Technology has a multiplier effect, and it’s naive to think police won’t use these tools to optimize predatory practices such as stop and frisk, civil asset forfeiture and discriminatory violence and surveillance. In India, police have adapted drones to shoot pepper spray at protesters. In the U.S., aerial surveillance systems already exist that enable authorities to monitor entire cities and zoom in on objects as small as 6 inches. These ubiquitous, soon-to-be-automated systems and sensors combine to create what Rob Kitchin, a geographer and spatial analysis expert at Maynooth University, calls the “smart city,” which he describes as “an all-seeing, all-tracking, all-reacting system that stifles dissent before it has chance to organize.”

Right out of "Minority Report." There's no chance the NSA would avail itself of all that surveillance tech to violate Americans' privacy, right?

For a panel looking at drafting drone rules in Illinois, Kopstein writes, "not a single privacy or civil liberties group has been invited." Furthermore:

Another panel on facial recognition, which will inevitably be used by police drones, ran into similar problems in Washington, D.C., last month. Nine major privacy and consumer advocacy groups walked out of the talks, convened by the Commerce Department, because tech lobbyists refused to agree to the basic premise that people should be able to walk down the street without being identified and tracked by unknown parties.

But being tracked anywhere is a small price to pay for having Amazon drop a cold six-pack on your doorstep during halftime. Plus, if you have done nothing wrong....


Tuesday, July 28, 2015

 
"An activity I love"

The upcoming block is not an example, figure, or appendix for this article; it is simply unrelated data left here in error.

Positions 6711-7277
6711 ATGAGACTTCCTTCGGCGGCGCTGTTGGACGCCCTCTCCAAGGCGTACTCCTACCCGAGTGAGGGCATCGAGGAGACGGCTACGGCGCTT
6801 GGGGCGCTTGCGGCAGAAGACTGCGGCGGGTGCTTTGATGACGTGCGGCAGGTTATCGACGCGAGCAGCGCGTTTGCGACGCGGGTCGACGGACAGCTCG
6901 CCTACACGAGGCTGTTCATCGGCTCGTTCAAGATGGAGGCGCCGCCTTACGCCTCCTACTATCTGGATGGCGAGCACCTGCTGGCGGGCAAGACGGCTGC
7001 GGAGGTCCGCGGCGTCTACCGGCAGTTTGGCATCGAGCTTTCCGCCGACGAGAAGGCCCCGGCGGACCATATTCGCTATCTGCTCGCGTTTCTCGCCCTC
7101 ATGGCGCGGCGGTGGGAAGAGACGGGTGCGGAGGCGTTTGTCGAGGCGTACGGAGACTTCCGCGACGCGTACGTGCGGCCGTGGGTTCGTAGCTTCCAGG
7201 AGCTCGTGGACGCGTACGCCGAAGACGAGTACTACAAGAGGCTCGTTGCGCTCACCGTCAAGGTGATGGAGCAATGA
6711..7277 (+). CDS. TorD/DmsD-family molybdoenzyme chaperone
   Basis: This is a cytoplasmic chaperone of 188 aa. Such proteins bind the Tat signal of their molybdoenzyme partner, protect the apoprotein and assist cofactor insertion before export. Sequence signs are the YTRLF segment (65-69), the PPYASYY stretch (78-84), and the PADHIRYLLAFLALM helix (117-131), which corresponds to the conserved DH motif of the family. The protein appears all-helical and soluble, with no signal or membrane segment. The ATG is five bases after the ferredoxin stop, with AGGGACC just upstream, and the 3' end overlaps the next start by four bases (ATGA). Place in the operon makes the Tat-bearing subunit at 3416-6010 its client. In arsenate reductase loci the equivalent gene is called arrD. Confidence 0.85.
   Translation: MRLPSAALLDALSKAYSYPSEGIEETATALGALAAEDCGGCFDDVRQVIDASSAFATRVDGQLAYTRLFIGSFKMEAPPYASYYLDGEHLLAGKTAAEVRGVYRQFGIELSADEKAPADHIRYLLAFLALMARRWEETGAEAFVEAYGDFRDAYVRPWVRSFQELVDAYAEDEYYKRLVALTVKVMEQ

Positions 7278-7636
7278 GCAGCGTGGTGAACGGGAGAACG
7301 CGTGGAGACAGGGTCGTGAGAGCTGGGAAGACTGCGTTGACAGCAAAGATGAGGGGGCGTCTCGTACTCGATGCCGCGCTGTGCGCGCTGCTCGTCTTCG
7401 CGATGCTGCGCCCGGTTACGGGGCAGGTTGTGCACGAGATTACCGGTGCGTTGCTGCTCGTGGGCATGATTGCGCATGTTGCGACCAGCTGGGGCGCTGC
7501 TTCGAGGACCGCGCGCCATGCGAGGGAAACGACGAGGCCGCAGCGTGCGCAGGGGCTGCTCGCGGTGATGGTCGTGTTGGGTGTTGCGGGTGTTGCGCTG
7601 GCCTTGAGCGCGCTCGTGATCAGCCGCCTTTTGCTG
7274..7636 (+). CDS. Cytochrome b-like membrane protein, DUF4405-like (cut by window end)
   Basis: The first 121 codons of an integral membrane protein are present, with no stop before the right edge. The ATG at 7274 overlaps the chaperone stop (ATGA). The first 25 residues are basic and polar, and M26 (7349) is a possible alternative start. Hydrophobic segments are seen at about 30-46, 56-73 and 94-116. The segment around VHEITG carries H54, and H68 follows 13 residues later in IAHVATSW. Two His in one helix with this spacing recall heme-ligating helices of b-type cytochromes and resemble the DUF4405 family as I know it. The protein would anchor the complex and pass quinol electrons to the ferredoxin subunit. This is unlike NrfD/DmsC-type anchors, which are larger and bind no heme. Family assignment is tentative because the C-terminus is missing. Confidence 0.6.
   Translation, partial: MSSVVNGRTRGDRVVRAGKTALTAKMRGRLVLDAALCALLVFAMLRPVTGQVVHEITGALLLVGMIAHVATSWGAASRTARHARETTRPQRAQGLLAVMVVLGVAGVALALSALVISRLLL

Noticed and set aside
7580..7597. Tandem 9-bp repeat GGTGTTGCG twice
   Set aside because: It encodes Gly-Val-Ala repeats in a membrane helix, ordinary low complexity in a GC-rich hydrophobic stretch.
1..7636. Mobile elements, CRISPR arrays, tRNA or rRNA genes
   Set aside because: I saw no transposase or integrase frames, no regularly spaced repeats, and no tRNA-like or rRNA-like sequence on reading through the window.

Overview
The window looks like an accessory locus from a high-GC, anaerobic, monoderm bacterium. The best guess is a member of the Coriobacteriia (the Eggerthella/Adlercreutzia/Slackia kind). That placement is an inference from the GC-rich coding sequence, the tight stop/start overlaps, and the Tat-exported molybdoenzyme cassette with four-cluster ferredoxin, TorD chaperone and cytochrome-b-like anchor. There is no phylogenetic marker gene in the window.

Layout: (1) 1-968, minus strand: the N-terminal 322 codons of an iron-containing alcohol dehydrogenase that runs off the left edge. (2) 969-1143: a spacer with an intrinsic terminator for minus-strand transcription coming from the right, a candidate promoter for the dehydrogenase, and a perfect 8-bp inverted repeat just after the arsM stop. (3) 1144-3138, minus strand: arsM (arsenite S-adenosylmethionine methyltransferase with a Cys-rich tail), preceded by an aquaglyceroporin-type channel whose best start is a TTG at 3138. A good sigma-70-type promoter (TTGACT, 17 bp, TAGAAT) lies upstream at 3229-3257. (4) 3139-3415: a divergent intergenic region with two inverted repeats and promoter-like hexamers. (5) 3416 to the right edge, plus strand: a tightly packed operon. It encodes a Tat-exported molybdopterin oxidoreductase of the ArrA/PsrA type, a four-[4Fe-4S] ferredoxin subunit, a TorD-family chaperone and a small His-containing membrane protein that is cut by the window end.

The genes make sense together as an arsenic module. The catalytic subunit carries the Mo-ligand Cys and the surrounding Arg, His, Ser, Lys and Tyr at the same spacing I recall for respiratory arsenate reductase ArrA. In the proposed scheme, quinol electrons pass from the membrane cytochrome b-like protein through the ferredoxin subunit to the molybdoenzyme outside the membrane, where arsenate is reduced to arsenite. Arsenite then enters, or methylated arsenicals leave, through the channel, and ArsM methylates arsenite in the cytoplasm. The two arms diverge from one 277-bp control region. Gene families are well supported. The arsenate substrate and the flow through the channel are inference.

by digby

Just as I cannot bear that little kids are starving or dying from disease, and just as I abhor violence, war and all warlike activity, I am deeply concerned about the fate of animals on our planet. I make no apologies for that.  This makes me heartsick.
Mr Palmer is said to have shot Cecil with a crossbow, injuring the animal. The group didn't find the wounded lion until 40 hours later, when he was shot dead with a gun.

The animal had a GPS collar fitted for a research project by UK-based Oxford University that allowed authorities to track its movements. The hunters tried to destroy it, but failed, according to the ZCTF.

On Monday, the head of the ZCTF charity told the BBC that Cecil "never bothered anybody". 
"He was one of the most beautiful animals to look at," Johnny Rodrigues said.
[...]
The American tourist, who is believed to have paid about $50,000 (£32,000) to go on the hunt, is said to have shot the animal with a crossbow and rifle.

It was later skinned and beheaded, according to the Zimbabwe Conservation Task Force (ZCTF), a local charity.

Two Zimbabwean men - a professional hunter and a farm owner - have been charged with poaching offences because the group did not have a hunting permit.

They could face up to 15 years in prison in Zimbabwe if they are found guilty. They are due to appear in court on Wednesday.

'An activity I love'

But Mr Palmer, who is thought to be back in the US, insisted that his guides had secured "all proper permits" for the hunt.

"I relied on the expertise of my local professional guides to ensure a legal hunt," he said in a statement on Tuesday.

He said he had not been contacted by authorities in Zimbabwe or the US but said he "will assist them in any inquiries they may have".\

"Again, I deeply regret that my pursuit of an activity I love and practice responsibly and legally resulted in the taking of this lion," he added.

Killing lions is anything but responsible and his regrets are worth nothing. This beautiful creature was killed by a rich, American ... sociopath who loves killing rare exotic animals. He shot him with a crossbow and the poor thing suffered for almost 2 days until they found him.

RIP Cecil: